What is the history of Taxila city?

by Guest2201  |  9 years, 8 month(s) ago

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Taxila is one of the oldest city of Pakistan, I am looking for the history of Taxila city. Anyone have information about this please share it with me.

 Tags: City, history, Taxila



  1. Guest5975
    According to custom the Mahabharata was first recited at Takṣaśilā by Vaishampayana, a disciple of Vyasa at the behest of the seer Vyasa himself, at the sarpa satra yajna, "Snake Sacrifice ceremony" of Parikṣit's child Janamejaya.[citation needed]
    According to one idea propounded by Damodar Dharmanand Kosambi, Takṣaśilā is a associated to Takṣaka, "carpenter" and is an alternate title for the Nāgas of very vintage India.
    • 518 BCE – Darius the Great annexes Takṣaśilā, to the Persian Achaemenid Empire.
    • 326 BCE – Alexander the Great obtains proposal of Āmbhi,[notes 1] monarch of Takṣaśilā, and after submits to Puruṣa at the Hydaspes.[8]
    • 317 BCE – In fast succession, Alexander's general Eudemus and then the satrap Peithon remove from the Indus.
    • 321–317 BCE Chandragupta Maurya, founder of the Mauryan empire in to the east India, makes himself expert of to the north and northwestern India, encompassing Panjab. Chandragupta Maurya's advisor Kautilya (also renowned as Chanakya) was a educator at Takṣaśilā.
    • During the reign of Chandragupta's grandson Aśoka, Takṣaśilā became a large Buddhist centre of learning. Nonetheless, Takṣaśilā was succinctly the centre of a secondary localized rebellion, subdued only a couple of years after its onset.
    • 185 BCE – The last Maurya emperor, Bṛhadratha, is assassinated by his general, Puṣyamitra Śunga, throughout a parade of his troops.
    • Early 100s BCE Indo-Greeks construct new capital, Sirkap, on the converse bank of the stream from Takṣaśilā.During this new time span of Bactrian Greek direct, some dynasties (like Antialcidas) probable directed from the town as their capital. During lulls in Greek direct, the town organised profitably on its own, to individually command some localized trade guilds, who furthermore minted most of the city's autonomous coinage.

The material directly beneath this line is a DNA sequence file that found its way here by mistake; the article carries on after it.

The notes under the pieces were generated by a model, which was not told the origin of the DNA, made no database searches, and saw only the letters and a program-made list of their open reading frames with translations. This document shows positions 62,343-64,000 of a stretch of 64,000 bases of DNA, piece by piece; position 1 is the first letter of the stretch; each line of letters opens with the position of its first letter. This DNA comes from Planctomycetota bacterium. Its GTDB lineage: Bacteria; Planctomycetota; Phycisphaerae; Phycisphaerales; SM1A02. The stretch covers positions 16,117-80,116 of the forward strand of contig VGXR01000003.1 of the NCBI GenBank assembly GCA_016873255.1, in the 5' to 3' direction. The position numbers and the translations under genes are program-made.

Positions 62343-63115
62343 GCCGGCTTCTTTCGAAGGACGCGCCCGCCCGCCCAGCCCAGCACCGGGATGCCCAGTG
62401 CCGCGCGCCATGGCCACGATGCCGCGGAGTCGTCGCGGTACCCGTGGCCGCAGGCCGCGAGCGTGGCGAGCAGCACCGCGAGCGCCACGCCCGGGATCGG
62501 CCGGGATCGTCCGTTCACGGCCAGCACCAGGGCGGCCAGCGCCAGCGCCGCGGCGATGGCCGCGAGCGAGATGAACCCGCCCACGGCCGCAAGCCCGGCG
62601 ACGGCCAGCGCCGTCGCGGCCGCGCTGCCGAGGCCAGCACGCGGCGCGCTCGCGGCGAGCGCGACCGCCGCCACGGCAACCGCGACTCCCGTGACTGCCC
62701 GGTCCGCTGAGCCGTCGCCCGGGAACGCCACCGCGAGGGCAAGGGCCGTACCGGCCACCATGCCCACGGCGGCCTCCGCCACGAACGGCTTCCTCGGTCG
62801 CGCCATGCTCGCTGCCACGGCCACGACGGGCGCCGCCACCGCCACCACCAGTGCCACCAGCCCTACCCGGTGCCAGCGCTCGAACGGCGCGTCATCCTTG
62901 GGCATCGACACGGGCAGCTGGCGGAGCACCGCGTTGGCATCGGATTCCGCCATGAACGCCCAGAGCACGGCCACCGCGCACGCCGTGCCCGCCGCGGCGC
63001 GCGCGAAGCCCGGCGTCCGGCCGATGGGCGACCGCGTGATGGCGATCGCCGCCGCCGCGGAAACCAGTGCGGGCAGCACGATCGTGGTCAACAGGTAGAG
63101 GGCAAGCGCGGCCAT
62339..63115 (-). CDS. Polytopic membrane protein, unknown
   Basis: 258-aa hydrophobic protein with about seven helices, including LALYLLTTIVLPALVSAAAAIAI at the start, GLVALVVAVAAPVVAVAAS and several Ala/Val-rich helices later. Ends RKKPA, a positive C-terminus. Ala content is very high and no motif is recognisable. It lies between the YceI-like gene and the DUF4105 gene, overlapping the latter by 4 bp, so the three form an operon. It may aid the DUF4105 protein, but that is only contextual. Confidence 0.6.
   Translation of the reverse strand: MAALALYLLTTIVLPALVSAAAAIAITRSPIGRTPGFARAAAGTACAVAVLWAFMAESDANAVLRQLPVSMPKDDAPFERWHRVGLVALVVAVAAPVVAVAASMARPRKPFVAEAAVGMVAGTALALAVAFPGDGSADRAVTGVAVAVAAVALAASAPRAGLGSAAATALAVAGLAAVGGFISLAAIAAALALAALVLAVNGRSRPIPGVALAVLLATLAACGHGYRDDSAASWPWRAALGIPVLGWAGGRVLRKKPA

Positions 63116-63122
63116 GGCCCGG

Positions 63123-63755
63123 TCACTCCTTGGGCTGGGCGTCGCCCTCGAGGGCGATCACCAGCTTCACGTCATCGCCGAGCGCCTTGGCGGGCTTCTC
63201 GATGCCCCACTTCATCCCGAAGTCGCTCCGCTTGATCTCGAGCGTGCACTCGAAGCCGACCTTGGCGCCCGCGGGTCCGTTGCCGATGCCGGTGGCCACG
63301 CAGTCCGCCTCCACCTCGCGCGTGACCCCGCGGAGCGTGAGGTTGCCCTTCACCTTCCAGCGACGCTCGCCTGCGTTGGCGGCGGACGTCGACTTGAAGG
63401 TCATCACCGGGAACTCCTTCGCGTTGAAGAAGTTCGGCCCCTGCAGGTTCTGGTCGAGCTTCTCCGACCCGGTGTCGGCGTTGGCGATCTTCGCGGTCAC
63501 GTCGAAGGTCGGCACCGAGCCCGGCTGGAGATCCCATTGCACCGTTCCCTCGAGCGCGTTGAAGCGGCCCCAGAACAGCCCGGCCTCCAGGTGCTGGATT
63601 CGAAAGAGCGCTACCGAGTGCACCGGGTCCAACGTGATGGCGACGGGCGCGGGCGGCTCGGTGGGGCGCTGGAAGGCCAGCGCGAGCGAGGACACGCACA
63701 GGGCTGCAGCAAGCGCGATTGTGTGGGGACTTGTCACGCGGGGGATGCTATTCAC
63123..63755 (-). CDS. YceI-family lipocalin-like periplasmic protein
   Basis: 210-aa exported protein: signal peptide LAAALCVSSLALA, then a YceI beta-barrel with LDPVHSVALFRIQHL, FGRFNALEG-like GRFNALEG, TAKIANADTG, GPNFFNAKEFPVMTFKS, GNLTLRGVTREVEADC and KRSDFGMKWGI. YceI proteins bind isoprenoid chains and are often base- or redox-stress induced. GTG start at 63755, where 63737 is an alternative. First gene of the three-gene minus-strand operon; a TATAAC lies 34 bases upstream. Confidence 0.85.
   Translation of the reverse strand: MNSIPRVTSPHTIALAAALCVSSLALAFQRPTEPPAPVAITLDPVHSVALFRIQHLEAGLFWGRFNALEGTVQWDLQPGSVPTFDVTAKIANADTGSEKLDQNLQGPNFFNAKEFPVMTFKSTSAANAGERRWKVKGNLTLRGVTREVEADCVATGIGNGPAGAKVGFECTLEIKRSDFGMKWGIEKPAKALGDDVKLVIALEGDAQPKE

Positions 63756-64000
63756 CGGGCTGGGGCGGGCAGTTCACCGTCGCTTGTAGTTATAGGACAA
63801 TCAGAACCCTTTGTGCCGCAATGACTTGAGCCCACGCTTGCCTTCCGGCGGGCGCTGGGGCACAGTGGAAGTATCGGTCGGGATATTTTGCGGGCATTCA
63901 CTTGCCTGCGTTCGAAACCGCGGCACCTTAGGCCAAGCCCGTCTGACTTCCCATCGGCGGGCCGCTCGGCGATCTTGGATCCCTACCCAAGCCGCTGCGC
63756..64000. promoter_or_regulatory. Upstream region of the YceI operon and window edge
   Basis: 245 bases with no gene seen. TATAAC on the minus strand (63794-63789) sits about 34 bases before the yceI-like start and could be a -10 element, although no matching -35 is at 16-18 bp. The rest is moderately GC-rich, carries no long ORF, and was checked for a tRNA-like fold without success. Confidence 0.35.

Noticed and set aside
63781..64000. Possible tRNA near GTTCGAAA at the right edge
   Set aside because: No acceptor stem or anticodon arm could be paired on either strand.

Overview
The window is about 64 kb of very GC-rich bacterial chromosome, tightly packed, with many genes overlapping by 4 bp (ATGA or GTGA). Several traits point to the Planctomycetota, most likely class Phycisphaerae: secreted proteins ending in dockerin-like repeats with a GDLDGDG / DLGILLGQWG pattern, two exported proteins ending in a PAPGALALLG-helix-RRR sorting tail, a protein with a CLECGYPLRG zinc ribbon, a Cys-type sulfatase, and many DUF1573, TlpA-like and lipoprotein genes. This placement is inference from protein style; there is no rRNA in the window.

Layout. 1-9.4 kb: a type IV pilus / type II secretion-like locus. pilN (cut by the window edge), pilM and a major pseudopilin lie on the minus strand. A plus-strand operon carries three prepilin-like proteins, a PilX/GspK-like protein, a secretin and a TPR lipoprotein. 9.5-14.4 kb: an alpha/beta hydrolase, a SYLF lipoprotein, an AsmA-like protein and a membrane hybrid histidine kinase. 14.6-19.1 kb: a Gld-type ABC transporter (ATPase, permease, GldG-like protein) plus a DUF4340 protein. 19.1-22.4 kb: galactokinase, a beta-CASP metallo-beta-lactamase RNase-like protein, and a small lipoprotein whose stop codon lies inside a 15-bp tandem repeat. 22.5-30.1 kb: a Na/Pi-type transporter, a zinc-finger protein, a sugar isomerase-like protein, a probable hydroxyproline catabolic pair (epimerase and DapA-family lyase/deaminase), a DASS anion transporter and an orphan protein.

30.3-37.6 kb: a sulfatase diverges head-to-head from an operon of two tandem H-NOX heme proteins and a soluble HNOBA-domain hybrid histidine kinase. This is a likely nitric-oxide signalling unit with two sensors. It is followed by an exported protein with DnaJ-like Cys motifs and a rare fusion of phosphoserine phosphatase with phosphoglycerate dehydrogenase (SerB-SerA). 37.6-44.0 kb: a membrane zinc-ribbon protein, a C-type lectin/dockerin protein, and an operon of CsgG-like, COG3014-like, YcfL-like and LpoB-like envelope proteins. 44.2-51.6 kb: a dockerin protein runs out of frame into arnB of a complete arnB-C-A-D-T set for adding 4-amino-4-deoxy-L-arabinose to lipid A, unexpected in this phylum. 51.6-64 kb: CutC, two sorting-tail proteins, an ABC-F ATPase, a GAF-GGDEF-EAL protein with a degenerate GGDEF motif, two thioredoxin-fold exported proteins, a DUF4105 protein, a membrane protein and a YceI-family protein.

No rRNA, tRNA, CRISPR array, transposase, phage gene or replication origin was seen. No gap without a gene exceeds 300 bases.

• 90 BCE– The Indo-Scythian head Maues overthrows the last Greek monarch of Takṣaśilā.
    • 20 BCE– Gondophares, founder of the Indo-Parthian Kingdom, conquers Takṣaśilā and makes it his capital.
    • 46 AD – Thomas the Apostle visits King Gondophares IV.
    • 76 – The designated day of and inscription discovered at Taxila of 'Great King, King of Kings, Son of God, the Kushana' (maharaja rajatiraja devaputra Kushana).
    • 460–470 CE – The Hephthalites clear over Gandhāra and Panjab; and origin wholesale decimation of the Buddhist monasteries and stupas at Takṣaśilā, which not ever afresh recovers.
    Before the drop of these invaders, Takṣaśilā had been variously a capital for numerous dynasties, and a centre of Vedic and Buddhist discovering, with a community of Buddhists, Hindus, and probably Greeks that may have endured for centuries.

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